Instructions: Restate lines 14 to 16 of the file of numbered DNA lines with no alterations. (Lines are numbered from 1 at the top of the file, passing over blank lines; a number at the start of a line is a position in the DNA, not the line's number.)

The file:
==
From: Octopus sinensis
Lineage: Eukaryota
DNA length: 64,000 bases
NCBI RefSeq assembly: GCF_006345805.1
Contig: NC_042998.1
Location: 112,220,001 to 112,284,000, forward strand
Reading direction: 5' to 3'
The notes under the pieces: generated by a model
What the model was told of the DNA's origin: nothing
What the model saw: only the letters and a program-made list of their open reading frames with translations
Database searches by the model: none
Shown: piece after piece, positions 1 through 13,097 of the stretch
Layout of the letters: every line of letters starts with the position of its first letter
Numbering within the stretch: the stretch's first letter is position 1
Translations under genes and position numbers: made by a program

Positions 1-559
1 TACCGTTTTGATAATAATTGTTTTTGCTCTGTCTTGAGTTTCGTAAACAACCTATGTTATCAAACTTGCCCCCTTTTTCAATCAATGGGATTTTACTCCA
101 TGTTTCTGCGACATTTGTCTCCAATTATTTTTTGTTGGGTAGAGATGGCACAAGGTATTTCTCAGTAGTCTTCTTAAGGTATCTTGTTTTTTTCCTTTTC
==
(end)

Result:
Numbering within the stretch: the stretch's first letter is position 1
Translations under genes and position numbers: made by a program

Positions 1-559